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Balancing Act: The Newsletter (No. 125: January 2010)

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Techniques to revitalize

  • Stop going to the mediocre place or event by force of habit.
  • Read a biography.
  • Change any hair style that's over two years old.
  • Attack aches and pains with a massage, or chiropractor, or spa.
  • Take a long weekend somewhere three hours from home.
  • Contribute to a scholarship or an animal shelter.
  • Buy a new piece of art.
  • Learn how better to appreciate music, photography, art, or wine.
  • Maintain an exercise regimen.
  • Watch a classic movie (again, if it makes sense).
  • Throw or host a party.

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I was born and raised in a very densely populated inner city. We all lived in apartments, the largest of which would have been four rooms. Occasionally, the outside world would intrude, as in the case of relatives.

Infrequently, we met relatives from the suburbs of New Jersey, or from Long Island. It often seemed to me they looked down on each other, whereas we weren't even on the "look down radar screen." When my wife and I were married in a then-posh place called The Manor in West Orange, I remember a pair of my Long Island relatives (in matching polyester pants suits, no less) giving us a gift of a $20 check and a $10 bill. My wife figured out that once there, they were so surprised that they weren't in a tavern basement that they thought they ought to up the ante, so they pried open the envelope and threw in another ten!

I would hear these folks oft talk of "Finnish basements." I was mesmerized and stupefied by why one would want a Scandinavian-style basement. (I was always shocked that these people actually owned houses to begin with.) What would be the advantage? A built-in sauna? Caribou fur? Superb winter insulation? I didn't get it. But they were so popular that I would listen to these occasional visitors from another planet talk about designing one, finally completing one, and who had the biggest one. (What did Finns know about basements? Could they even build them in the permafrost?)

As life would have it, nothing much changed until I was in high school and had a once-in-a-lifetime lucky break to become an exchange student. I won the competition for my school (out of Ozzie and Harriet: competitors were the president of the student council and editor of the newspaper (moi); the president of the class; the editor of the yearbook; and the quarterback and captain of the football team). And you'll never guess what: The kid spending time in our school, and to whose home we would return over the summer after touring Europe (drum roll……) was FINNISH!! (He is today the Finnish ambassador to Paris, Esko Hamilo.)

As soon as we were introduced, I hit him with my one cultural, relevant question: What on earth goes into a Finnish basement?

His English was idiomatic and perfect: "Have you lost your mind? You WON this competition?"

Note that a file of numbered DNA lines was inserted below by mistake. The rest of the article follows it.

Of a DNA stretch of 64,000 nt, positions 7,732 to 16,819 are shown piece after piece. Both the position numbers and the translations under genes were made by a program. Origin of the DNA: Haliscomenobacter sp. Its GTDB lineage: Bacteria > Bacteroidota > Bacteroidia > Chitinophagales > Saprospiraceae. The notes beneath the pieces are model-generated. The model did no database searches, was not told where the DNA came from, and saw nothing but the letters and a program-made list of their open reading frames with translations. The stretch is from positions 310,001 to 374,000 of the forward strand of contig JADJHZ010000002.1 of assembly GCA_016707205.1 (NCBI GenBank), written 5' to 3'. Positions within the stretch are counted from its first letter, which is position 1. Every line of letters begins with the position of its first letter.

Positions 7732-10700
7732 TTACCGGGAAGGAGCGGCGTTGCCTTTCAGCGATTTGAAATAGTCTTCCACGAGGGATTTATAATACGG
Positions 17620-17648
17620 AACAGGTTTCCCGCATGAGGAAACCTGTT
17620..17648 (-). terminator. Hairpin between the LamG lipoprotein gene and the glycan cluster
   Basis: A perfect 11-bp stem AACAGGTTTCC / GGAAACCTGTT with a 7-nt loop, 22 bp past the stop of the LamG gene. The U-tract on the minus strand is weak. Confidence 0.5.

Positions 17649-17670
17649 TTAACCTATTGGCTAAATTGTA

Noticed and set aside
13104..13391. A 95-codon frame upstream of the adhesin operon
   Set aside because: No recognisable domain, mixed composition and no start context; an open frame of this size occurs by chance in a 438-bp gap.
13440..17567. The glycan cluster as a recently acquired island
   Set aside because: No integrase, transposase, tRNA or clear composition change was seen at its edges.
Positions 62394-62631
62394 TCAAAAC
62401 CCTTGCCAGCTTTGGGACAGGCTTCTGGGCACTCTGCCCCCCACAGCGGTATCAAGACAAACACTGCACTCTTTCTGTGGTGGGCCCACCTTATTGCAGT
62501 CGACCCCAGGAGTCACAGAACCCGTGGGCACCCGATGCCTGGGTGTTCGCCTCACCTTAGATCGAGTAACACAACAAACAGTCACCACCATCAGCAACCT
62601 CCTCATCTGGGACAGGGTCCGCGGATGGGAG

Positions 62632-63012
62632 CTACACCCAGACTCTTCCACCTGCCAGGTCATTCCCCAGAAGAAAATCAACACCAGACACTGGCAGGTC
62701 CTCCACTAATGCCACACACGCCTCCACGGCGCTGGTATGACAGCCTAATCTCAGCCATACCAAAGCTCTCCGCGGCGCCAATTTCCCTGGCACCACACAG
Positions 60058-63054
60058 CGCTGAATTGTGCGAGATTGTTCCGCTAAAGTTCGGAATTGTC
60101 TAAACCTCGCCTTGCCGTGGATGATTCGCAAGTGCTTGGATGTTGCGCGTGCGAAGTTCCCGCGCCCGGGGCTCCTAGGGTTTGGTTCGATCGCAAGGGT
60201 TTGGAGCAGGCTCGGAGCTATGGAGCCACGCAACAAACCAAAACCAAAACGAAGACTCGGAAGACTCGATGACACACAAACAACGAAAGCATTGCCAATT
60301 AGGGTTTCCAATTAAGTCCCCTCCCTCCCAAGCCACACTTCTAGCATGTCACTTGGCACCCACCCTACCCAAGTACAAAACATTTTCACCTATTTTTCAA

Well, I came to be apprised that what my cousins had been bragging about were "finished basements," as opposed to cellars where dirt, rocks, rodents, and occasional strange remains were found. None of my relatives were very good with "ed" and "ing" endings to begin with (think Bada Bing and Jersey Shore), so technically, this misunderstanding wasn't my fault.

And, before you laugh too much at me, how much does this phenomenon plague all of us? I always thought that "Jingle Bells" was about a "one horse soap and sleigh," not an "open sleigh." Yet we make similar mistakes in social and business contexts. I've seen people at blackjack tables utter a certain profanity and wind up being "hit" by the dealer when they didn't really request a card yet. I've watched people engage in active bidding at auctions without realizing their body language was triggering the auctioneer's maddening babble.

Listen to what's going on around you and seek clarity if something seems strange. You don't want to have to go to Helsinki just to enjoy a rec room.


2010 Teleconference Series

A powerful, exciting lineup for the coming year, with a huge discount IF you register by December 31 (no exceptions). For the first time we'll be dealing with setting priorities, living large, spirituality, creating communities, and much more. Free downloads and recordings of every session are included.

DECEMBER 31 2009 DEADLINE FOR DISCOUNT!


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Pleasantness

I talked to a guy who is the concierge at the regional theater here where I was on the board for a long time. I wanted to see two plays while we're in New York for New Year's and he has reciprocal arrangements for house seats. He returned my call within ten minutes.

"No problem," he said, "and take my cell number in case you need me again when I'm not in the office."

We went into a packed restaurant recently, where we've never been and aren't known. "Uh, oh," I said, grabbing the last space in the large lot.